WASHINGTON — Mitch McConnell, the Senate majority leader, went to bed Wednesday night cautiously optimistic that a shutdown crisis that had stretched back to December had finally ended.
Then President Trump awoke in a rage Thursday, feeling cornered into accepting a bipartisan funding deal struck earlier in the week that would deprive him once again of money for his long-promised wall along the Southwestern border. Conservative commentators who had been cajoled into accepting the deal Wednesday were breaking their silence on Thursday.
By midmorning, after a particularly unpleasant meeting with the secretary of homeland security, Kirstjen Nielsen, the president was threatening to torpedo the deal, according to two people briefed on the exchange. Several hours and several phone calls later, McConnell had persuaded Trump to once again agree to sign the bill to avert another government shutdown looming at midnight Friday.
But persuasion came at a price: The president would declare a national emergency to try to secure wall funding without congressional approval, he told the majority leader — and McConnell would have to back him.
“I indicated I’m going to support the national emergency declaration,” McConnell said Thursday afternoon from the Senate floor, mumbling and visibly weary after his conversation with the president.
“You are rude!” barked Senator Charles E. Grassley, an Iowa Republican, who had not finished a floor speech when his leader interrupted him.
It was a fitting moment for a surreal, discordant day.
McConnell’s concession, on the heels of the president’s bigger capitulation over wall funding, capped a wrenching month of political realignment, as Trump’s power has waned in the face of a divided Congress and his understanding of the Constitution’s separation of powers has been challenged. A 35-day government shutdown, the largest in the nation’s history, had depleted his party’s political reserves and made another impasse unthinkable.
After the last shutdown, the majority leader appeared ready for some normalcy on Capitol Hill. The decision by McConnell; Senator Chuck Schumer of New York, the Democratic leader; and Speaker Nancy Pelosi to appoint a 17-member conference committee to produce a bill that would fund the government through the end of the current fiscal year effectively sidelined the White House from the talks, according to congressional aides from both parties.
Largely absent was Jared Kushner, the president’s son-in-law, who bragged that he was instrumental in securing a bipartisan criminal justice bill last year but who aggravated Republicans and Democrats alike in December by advising the president to embrace the shutdown.
Kushner was present in the Oval Office for a few meetings between Trump and Senator Richard C. Shelby of Alabama, the chairman of the Appropriations Committee, according to a congressional aide. But Kushner, who has fashioned himself as the Trump White House’s master dealmaker, said he was stepping back to focus on a far more ambitious project, Middle East peace, according to two senior administration officials.
Absent, too, was Vice President Mike Pence, whom the president consistently undercut in December during the first round of shutdown talks when he offered compromise solutions. Republican senators repeatedly questioned the vice president on whether he was speaking for himself or the president when he weighed in on topics related to the negotiations.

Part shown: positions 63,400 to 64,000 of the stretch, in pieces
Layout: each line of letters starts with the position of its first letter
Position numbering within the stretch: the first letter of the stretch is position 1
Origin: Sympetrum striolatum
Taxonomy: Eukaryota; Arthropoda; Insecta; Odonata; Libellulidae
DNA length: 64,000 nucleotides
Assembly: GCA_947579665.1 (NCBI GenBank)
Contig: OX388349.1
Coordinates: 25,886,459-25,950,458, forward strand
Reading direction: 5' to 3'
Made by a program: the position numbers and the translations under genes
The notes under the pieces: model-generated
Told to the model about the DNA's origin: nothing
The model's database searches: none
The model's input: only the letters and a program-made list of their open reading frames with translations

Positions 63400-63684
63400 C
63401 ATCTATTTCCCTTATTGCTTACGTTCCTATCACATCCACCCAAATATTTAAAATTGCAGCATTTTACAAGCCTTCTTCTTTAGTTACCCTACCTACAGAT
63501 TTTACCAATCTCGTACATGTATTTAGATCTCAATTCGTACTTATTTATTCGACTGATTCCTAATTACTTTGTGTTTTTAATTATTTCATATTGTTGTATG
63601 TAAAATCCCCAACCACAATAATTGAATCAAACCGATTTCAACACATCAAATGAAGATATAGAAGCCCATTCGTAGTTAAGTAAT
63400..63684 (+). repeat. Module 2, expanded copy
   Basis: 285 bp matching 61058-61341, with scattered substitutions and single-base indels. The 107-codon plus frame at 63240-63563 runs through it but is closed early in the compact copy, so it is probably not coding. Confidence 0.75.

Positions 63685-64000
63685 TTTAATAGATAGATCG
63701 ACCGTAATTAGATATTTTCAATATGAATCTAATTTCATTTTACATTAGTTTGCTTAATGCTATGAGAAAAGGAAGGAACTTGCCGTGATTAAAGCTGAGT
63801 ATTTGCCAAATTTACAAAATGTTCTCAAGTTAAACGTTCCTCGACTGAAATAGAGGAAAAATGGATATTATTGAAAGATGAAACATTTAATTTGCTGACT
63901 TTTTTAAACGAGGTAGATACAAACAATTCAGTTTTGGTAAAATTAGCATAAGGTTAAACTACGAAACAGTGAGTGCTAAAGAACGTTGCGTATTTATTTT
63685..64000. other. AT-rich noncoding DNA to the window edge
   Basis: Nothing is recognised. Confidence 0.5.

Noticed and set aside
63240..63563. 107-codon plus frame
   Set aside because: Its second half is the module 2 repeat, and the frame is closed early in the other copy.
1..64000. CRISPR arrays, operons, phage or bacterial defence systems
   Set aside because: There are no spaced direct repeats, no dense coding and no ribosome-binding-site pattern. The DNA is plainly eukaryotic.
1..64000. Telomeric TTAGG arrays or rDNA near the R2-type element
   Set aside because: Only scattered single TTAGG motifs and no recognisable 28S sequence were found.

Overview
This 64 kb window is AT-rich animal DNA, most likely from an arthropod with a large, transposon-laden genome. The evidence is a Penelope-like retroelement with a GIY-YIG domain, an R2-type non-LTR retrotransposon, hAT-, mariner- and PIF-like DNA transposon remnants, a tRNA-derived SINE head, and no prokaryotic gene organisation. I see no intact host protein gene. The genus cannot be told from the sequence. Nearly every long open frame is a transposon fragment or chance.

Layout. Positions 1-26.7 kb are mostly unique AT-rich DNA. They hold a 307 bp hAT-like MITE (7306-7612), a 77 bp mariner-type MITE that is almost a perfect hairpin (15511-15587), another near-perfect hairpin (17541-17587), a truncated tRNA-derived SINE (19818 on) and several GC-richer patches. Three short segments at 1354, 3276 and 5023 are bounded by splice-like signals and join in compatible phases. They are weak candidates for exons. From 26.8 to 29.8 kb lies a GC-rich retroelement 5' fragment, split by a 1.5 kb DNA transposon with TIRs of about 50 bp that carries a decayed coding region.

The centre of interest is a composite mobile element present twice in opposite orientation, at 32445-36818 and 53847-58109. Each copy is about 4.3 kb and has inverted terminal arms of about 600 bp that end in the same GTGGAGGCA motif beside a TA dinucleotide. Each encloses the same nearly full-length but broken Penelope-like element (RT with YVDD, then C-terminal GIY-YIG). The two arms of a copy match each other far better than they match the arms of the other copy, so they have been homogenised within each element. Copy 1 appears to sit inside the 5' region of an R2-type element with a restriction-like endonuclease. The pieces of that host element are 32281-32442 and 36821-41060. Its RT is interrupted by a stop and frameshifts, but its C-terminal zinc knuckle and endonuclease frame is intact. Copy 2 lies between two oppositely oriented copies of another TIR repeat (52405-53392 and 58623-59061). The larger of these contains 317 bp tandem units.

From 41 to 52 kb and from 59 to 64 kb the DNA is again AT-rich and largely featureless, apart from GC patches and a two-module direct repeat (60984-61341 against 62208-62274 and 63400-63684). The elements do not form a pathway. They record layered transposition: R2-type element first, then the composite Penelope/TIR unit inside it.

Then, as negotiators closed in on a deal, Pence flew away — for a trip to Europe.
Left to their own devices, congressional negotiators began their work in earnest on Jan. 29, when Representative Nita M. Lowey, a New York Democrat who chairs the House Appropriations Committee, convened a meeting of party lawmakers in Schumer’s ornate office to settle on a unified strategy.
They agreed to table some of the most complex immigration issues, including the fate of young immigrants brought to the country illegally as children, to focus on keeping the mileage and funding for any border barrier as stingy as possible, according to Democratic aides.
Lowey and Shelby had little difficulty arriving at a general range for barrier funding. Both sides agreed to authorize $1.3 billion to $1.6 billion for fencing, which wasn’t a hard call considering both chambers of Congress had already passed legislation last year authorizing similar expenditures — only to be rejected by Trump. They ended up approving $1.375 billion for 55 miles of steel-post fencing, 10 miles less than the deal that they had reached over the summer — and that the president had rejected.
By Monday night, the negotiators had reached an agreement.
That is when McConnell’s troubles really began.
McConnell, burned by the last round of negotiations that led to the shutdown in December, concluded that none of Trump’s previous emissaries to Capitol Hill could be trusted to speak for a president prone to changing his position on a whim.
McConnell viewed his role as equal parts cajoler and instructor. He patiently (and fruitlessly) argued against the emergency declaration, which he sees as usurping congressional authority to splinter Senate Republicans. He also used the check-ins to collect intelligence about Trump’s mindset.
To sell the president on the deal, he argued that it was a “big down payment” on the wall and offered to support moves by the president to transfer some funding from other agencies to border barrier projects if he ditched the emergency declaration. But the core of his case, people close to McConnell said, was the argument that the deal reached by negotiators was actually a “victory” over Pelosi, thanks to his success in fighting attempts to reduce the number of detention beds.
Trump never really bought it.
But McConnell is nothing if not adaptable. Early Thursday, McConnell gave in to Trump’s demand on the state of emergency, hoping that his willingness to compromise would keep the president from rejecting the bill. It worked.